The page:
A local currency should go hand in hand with a local community banking system. Any local banking system should have a simple system that is easily understood, be consistent with existing system, be redeemers of currency (i.e., current currencies are not redeemable in anything, if a local currency is redeemable against a national currency gives it intrinsic value), provide a universal measurement of value to provide a sense of security, eliminate interest and install discount rates on loan repayments – i.e., voucher, and be organized at a local and community level.

Credit unions have existed for a long time and this is not far away from the concept espoused here. However governments through their support for ‘big’ banks, and banks through acquisitions and aggressive commercial practices have done their best to destroy this type of institution, which has stood in the way of banks taking over control of the economy, through central lending policies.

One must not forget that money is a social instrument. Local currencies are a ‘bottom-up’ approach to development rather than usual policy initiatives which come from a central government. Local currencies seem to have one thing in common, which may be the primary reason that promoters create them in the first place. That is the enhancement of local identity and sense of community within a region. Advocates of local currencies would argue that a local currency helps to form a sense of community which may lead to localized entrepreneurial start-ups in ventures that serve these communities. This would primarily be in specialized food businesses, etc. Thus local currencies could be seen as a source of social justice in helping to promote local entrepreneurial activities. Opportunity is also a human right.

A local currency, imaginably used, may be able to promote a micro-business sector to cover the local economic void that now exists in many communities. Local businesses can be nurtured through using hybrids of local currencies for alternative financing linking into variations of local crowd funding, and thus reflect local economic value better.

Local currencies may be more protective of international exchange rate fluctuation, thus protecting local economic buoyancy, which appears to be on the rise of late. A local currency may even be able to assist in lowering the high cost levels many developed economies, which has destroyed the simple economic model of local production to serve local communities. It is all about going back to the future in macro-economic policy to recreate local comparative advantage once again.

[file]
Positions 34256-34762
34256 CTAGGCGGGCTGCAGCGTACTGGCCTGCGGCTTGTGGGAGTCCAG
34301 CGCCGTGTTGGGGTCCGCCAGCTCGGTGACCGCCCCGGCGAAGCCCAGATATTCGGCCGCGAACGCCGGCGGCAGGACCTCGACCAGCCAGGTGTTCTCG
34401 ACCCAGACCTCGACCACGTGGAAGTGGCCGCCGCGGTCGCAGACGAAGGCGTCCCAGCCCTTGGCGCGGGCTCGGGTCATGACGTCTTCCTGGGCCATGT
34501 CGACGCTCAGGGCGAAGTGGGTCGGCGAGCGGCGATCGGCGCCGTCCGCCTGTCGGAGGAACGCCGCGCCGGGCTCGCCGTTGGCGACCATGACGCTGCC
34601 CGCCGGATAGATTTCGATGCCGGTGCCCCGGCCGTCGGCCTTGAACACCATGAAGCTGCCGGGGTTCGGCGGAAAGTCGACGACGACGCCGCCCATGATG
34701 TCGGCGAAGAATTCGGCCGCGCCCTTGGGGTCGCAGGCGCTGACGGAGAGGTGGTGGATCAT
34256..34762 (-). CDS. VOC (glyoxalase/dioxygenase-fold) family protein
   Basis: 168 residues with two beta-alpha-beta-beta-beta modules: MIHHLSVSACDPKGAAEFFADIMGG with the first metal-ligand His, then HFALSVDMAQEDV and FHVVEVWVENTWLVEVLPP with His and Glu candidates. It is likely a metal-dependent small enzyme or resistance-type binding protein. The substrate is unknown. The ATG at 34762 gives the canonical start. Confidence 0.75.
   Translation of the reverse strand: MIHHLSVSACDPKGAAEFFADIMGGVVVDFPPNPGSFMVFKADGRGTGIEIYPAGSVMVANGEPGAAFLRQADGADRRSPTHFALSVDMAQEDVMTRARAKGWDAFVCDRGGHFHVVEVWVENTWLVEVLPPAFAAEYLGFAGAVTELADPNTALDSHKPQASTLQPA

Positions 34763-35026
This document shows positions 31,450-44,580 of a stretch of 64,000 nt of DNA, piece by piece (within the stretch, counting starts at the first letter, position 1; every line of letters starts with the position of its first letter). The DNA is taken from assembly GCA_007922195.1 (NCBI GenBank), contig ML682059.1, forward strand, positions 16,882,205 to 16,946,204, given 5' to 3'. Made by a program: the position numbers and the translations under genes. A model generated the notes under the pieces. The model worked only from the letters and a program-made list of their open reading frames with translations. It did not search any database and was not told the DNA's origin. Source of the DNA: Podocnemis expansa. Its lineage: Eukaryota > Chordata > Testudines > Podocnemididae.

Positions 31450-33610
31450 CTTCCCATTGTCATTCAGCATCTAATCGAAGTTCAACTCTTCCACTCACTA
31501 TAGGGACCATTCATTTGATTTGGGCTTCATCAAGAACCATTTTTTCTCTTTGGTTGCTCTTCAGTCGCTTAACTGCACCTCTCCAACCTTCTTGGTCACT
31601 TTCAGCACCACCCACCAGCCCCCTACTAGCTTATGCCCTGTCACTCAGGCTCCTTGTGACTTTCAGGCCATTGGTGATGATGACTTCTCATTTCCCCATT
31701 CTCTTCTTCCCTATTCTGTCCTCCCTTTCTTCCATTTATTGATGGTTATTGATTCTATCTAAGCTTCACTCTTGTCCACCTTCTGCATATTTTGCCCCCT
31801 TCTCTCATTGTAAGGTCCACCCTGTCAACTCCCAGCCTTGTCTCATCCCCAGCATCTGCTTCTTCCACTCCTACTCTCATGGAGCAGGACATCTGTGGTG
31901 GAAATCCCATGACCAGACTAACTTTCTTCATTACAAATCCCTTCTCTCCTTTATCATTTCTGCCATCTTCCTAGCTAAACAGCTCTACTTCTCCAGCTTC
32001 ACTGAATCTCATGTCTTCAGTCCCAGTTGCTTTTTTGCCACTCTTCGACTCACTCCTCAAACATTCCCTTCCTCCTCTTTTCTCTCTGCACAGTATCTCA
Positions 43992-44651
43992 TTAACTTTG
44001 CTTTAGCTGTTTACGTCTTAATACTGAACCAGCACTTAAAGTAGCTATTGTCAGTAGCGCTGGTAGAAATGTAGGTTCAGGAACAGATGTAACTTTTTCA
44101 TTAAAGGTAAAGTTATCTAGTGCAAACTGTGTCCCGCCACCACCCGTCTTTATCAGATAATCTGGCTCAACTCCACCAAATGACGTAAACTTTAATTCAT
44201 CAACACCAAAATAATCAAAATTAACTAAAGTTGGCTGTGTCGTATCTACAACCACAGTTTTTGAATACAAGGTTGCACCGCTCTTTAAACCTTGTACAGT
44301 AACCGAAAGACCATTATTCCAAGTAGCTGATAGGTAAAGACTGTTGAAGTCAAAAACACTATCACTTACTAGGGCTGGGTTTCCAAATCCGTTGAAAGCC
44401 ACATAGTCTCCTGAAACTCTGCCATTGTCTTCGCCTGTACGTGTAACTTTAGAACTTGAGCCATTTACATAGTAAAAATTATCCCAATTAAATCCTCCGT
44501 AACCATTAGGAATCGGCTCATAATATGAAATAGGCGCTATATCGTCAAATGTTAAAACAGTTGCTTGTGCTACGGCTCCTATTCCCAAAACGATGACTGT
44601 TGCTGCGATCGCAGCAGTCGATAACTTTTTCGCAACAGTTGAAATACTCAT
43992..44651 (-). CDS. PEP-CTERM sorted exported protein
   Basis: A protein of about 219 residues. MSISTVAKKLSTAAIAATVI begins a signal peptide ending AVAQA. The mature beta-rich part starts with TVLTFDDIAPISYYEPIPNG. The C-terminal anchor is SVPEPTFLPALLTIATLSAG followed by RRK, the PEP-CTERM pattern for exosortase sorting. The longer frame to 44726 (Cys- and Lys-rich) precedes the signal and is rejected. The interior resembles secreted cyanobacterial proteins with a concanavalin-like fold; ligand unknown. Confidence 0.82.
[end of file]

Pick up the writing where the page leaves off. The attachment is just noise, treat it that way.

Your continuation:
As pointed out by the author of Sacred EconomiesCharles Eisenstein, it was Taiwan, Japan, and South Korea, which fostered local production through import replacement protectionist policies in the 1980s that have prospering middle classes today. Compare this with Mexico which opened up free trade and openly allowing in foreign investors, gained very little in knowhow, technology, and permanent capital. Further, countries like Brazil and Thailand are taking measures to protect their economies from the flood of cheap US dollars buying up domestic assets. In both these cases the currency acted as a protection mechanism from the outside world in a form of economic sovereignty. Compare this to the situation in Greece which does not have its own currency.

Perhaps the real reasons why local currencies are introduced are non-economic. Local currencies are more about building community pride and developing ‘cultural capital’ against national and international trends.

The objective of a local currency and the attached value system to it, is to create or recreate a local community, product and service economy that meets the needs of local society from the local society itself. It aspires to develop a self financing community.

This is a very powerful tool for community development, to create micro-economic activity back in the communities that have become economically barren, and then to capture the value of local trade and hold it within the community.

As Bernard Lietaer said, ‘civilization needs a new operating system and fast’. This is indeed very relevant for many parts of the world today.

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Economy

Is Your Neighborhood Store Safe? Amazon and Store Closings

Meena Miriam Yust

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Amazon has reached the far corners of the earth… and the highest elevations.  Delivery men venture 11,562 feet up in the Himalayas to leave a package.  While the company may serve a useful purpose in remote regions, its phenomenal growth also reveals that no town is immune from its less desirable consequences.  The online retailer’s omnipresence has been all too apparent in Chicago, New York, and London in recent months, where stores have been closing in droves.

Treasure Island Foods of Chicago, a family-owned business started by Christ Kamberos in 1963, announced at the end of September that after 55 years it was closing all remaining stores in just two weeks.  Now, the lights are out and the shadows empty shelves are all that remain, with the scent of fresh sourdough and gyros cooking on the spit only in shoppers’ reminiscences as they walk by the darkened windows.